Senate Starts Work on FY 2020 Spending Bills
Congress returned to Capitol Hill last week with an eye towards finishing up Fiscal Year (FY) 2020 Appropriations. With the House having passed most of the spending bills earlier this year, attention was focused on the Senate.
On last week’s schedule was a markup of the Labor, Health and Human Services, Education, and Related Agencies (Labor-H) bill in its respective subcommittee on Tuesday and markup of the State, Foreign Operations, and Related Agencies (SFOPs) bill, as well as Labor-H, on Thursday in the full Appropriations Committee. However, partisan politics – over funding for the border wall and other potential policy riders, or amendments, — on Tuesday derailed the subcommittee meeting, and both bills were subsequently pulled from Thursday’s schedule. Both parties had agreed to no controversial policy riders in the two-year budget deal reached just before the August recess.
At the time of this writing, neither bill has been rescheduled for mark up.
The Senate did release the 302(b) allocations, which are the top line funding figures for each spending bill. SFOPs received a small increase ($800 million) over FY 2019 to $55 billion. Labor-H received approximately $182 billion.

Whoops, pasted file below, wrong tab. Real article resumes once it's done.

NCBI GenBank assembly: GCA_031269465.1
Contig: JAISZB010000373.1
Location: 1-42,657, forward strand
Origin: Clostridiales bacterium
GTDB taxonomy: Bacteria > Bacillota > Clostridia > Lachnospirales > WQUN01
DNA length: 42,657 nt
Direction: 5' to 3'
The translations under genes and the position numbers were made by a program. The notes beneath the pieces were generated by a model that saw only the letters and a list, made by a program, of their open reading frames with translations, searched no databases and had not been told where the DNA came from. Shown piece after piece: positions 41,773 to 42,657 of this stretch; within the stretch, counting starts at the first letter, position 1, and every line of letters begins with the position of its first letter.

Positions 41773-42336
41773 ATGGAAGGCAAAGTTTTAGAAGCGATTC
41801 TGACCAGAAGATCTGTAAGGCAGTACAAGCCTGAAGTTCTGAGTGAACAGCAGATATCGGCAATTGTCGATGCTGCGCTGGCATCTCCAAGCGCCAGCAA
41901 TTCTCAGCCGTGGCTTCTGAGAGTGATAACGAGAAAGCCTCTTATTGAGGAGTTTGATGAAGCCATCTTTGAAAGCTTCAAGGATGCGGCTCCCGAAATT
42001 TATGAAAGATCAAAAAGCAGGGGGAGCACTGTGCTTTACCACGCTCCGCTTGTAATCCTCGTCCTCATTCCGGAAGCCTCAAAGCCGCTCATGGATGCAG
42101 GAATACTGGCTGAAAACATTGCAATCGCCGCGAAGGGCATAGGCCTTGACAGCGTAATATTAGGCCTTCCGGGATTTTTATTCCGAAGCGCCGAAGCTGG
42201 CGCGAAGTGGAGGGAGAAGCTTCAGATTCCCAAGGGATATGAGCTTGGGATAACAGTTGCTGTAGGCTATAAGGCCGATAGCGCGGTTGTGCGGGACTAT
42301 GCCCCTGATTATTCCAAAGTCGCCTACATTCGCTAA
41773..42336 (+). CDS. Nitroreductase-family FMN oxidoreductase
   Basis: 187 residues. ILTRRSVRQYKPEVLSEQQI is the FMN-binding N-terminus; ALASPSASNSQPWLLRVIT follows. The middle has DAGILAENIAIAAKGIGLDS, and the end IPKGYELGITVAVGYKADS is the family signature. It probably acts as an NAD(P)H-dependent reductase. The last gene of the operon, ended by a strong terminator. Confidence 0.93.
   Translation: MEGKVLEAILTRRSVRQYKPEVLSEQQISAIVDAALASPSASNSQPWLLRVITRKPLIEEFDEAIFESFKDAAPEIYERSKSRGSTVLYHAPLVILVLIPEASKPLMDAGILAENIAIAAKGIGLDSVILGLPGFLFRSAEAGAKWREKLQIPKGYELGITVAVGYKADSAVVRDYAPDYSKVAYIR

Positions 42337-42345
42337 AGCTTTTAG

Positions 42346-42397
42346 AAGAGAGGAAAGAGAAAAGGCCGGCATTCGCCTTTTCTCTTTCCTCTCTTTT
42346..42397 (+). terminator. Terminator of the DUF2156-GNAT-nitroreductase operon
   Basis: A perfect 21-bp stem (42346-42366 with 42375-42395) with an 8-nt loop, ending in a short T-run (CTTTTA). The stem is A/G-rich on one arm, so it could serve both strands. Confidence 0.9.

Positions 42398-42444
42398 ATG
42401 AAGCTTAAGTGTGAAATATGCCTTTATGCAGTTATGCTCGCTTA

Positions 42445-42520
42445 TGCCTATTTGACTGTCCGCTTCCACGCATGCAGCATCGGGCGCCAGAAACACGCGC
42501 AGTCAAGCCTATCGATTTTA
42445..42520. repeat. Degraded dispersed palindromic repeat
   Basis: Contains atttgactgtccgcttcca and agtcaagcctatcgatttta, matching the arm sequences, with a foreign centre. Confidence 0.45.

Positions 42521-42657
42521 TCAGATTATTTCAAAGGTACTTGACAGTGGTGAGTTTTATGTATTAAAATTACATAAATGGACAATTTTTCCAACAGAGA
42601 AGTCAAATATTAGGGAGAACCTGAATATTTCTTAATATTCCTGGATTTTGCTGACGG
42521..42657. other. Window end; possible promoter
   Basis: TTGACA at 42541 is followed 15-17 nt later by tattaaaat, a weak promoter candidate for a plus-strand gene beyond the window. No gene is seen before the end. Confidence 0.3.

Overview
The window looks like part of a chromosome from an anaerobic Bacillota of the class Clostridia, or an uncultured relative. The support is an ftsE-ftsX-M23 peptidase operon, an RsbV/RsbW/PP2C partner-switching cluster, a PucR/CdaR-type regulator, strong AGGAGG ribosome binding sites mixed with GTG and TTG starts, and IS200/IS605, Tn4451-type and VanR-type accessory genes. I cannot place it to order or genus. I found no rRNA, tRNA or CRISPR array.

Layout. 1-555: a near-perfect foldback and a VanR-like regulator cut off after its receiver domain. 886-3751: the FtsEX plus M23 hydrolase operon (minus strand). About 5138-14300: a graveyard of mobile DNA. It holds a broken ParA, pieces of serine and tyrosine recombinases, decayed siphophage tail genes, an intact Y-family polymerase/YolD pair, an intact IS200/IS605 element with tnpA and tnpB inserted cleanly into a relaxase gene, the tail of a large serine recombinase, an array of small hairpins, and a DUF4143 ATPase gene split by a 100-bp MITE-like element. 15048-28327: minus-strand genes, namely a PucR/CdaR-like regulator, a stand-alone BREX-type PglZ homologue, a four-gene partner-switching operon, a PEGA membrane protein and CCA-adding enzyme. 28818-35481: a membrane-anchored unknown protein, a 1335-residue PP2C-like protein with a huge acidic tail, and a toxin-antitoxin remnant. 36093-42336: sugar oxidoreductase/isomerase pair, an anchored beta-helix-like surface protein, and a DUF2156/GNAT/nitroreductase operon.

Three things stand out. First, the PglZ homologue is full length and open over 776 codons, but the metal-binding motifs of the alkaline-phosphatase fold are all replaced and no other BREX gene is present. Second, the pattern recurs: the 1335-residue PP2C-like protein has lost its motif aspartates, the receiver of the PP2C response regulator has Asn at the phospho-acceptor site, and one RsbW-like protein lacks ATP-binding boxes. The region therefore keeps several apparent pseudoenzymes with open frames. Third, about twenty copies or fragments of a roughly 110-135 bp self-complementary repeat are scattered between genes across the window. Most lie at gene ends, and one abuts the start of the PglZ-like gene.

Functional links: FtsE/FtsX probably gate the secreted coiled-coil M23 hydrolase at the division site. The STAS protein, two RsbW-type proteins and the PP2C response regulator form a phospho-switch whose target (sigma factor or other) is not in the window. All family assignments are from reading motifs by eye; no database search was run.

With the end of the fiscal year on the horizon (September 30), it is all but certain that Congress will need to pass a Continuing Resolution (CR) to keep the government open, although there is disagreement on how long a CR should last – until late November or mid-December. The House is expected this week to vote on a CR that would last until November 21. It is unclear if the Senate would introduce its own CR, to accommodate a White House “wish list” of anomalies, or spending adjustments, to the CR. These anomalies include freeing up funding for the border wall, which House Democrats will not include in the CR.
Update on the Trump Administration’s Foreign Assistance Review
In early September, Politico published details of the working draft of the Trump administration’s Foreign Assistance Review. The article highlighted that the administration could shift foreign assistance towards U.S. “friends and allies,” and would “stop sending aid to countries that do not side with it in international disputes or somehow align themselves with U.S. rivals such as China.” The plan would also end programs that address the underlying causes of why people join terrorist groups. In addition, it also suggests shifting more foreign assistance through bilateral channels, moving away from voluntary payments to UN institutions.
There is no indication when the Trump administration will release the final version of the plan, though it is expected soon. GHC will provide updates as we learn more.
This post was written by Danielle Heiberg, Senior Manager, Policy & Advocacy.